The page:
CNET reported on Friday that Wikipedia, the massive user-collaborated online encyclopedia, is planning on imposing stricter editorial rules and “freezing” pages that contain stable, undisputed content.
This move stems from founder Jimmy Wales’ desire to prevent vandalism of the information on the site. He cites a recent example of a vandal replacing Pope Benedict’s photo with the evil emperor from Star Wars on the Wikipedia site. The issue here is who defines undisputed? A “commission” set up to determine “undisputed content” is being discussed as a viable option.
With this move and with the collapse of the LA Times Wikitorial, it seems the original zeal for collaborative environments is waning to caution. Is this as Jeff Jarvis says, in his summary of the collapse of the LA Times Wiki, “like hearing Kathie Lee Gifford try to rap and then, upon hearing the results, declaring hip hop dead” or is it a wakeup call to our dreams of an online utopia where the “Wisdom of Crowds” is realized?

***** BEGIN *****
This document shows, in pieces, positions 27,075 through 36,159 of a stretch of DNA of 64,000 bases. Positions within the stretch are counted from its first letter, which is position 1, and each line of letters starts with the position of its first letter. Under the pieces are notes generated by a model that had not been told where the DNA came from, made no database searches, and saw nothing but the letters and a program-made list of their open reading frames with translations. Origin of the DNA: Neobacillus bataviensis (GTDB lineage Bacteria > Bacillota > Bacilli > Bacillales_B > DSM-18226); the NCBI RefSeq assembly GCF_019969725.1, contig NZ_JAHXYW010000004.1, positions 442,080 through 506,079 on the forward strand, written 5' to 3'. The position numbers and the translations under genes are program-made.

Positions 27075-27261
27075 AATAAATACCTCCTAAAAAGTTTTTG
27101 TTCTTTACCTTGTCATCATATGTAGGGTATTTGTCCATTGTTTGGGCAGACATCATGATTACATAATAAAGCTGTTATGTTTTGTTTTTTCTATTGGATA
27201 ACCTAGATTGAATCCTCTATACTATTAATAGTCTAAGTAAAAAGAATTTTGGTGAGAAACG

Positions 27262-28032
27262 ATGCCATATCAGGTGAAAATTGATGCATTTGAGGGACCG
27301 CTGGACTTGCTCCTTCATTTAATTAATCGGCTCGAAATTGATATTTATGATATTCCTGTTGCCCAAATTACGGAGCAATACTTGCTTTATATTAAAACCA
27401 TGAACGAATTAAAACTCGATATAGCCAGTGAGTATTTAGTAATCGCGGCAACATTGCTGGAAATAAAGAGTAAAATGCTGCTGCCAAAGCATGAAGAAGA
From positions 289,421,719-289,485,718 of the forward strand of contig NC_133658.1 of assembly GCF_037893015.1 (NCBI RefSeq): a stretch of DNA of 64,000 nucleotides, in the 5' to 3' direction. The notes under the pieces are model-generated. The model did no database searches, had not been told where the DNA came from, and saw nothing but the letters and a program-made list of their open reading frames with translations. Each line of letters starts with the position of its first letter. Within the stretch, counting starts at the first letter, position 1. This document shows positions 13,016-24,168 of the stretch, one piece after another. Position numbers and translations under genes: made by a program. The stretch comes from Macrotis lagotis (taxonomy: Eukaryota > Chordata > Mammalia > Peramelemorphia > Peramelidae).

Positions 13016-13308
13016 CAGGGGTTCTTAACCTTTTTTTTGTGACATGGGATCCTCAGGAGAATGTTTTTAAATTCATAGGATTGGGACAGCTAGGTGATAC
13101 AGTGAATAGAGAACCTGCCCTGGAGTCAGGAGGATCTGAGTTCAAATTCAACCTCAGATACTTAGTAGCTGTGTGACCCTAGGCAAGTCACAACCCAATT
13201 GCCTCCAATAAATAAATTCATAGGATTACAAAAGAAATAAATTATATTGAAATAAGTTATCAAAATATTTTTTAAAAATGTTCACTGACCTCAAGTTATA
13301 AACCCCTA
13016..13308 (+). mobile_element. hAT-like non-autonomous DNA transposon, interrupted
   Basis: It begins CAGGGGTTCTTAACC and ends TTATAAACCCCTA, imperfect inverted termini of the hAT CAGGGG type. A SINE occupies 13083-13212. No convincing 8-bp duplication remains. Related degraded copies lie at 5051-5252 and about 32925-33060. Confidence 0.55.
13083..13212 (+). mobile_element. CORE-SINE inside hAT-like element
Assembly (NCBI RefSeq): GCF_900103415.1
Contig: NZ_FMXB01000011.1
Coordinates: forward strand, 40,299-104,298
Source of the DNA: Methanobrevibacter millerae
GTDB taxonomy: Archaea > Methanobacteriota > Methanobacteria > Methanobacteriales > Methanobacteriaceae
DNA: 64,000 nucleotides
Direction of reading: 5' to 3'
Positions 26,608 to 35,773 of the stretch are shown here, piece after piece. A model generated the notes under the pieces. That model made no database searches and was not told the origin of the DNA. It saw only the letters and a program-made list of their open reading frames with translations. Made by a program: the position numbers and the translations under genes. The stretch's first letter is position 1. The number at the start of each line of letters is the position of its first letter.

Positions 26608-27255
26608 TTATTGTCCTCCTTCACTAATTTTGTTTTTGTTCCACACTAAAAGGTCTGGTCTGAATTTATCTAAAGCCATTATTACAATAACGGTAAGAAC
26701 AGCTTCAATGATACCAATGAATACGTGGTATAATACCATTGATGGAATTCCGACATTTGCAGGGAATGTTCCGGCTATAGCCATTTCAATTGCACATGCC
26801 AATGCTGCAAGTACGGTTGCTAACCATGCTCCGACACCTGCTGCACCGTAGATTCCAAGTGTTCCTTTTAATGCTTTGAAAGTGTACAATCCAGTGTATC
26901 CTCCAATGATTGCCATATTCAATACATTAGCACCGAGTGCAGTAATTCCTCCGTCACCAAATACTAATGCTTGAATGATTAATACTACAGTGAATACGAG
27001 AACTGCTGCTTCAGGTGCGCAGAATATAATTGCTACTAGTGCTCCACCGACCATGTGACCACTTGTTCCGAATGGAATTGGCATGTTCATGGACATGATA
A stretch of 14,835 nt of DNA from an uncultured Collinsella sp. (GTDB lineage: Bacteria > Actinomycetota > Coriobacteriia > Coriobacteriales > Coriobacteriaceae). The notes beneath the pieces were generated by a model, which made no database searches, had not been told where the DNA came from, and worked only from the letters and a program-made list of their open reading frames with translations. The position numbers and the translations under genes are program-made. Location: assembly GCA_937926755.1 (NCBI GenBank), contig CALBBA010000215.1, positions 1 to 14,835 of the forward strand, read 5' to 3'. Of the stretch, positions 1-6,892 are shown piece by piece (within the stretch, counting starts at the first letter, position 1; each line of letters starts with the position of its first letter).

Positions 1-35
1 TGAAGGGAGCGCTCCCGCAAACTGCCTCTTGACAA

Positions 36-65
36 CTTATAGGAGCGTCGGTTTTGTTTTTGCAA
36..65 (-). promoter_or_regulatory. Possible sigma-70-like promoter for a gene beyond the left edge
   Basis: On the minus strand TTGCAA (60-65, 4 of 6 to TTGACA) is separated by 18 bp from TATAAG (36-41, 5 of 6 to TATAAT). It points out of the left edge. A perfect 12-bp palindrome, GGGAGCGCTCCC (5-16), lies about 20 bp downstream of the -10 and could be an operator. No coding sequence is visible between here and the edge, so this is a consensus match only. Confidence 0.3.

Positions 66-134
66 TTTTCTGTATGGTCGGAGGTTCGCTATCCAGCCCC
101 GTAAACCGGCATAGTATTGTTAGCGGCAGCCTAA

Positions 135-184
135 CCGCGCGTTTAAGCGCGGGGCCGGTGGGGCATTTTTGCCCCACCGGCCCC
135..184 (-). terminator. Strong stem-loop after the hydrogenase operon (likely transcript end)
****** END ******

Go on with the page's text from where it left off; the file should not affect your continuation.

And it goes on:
I’m, personally, holding onto my faith that a few “trolls” (as they’ve been referred to) won’t ruin my utopia. The reality is that wiki vandalism will happen. Not everyone online has the same passion for sharing and collaboration. Akin to the offline versions of vandalism, some users desperate for attention will cause a ruckus no matter how utopic a project.
What concerns me is that the benchmark for “why collaboration works” is now backing down on their own ideals. When “commissions” (Who is on this commission? How are they chosen?) are formed to decide “which entries could be ‘frozen’ in perpetuity,” I feel like we’re taking a major step backwards.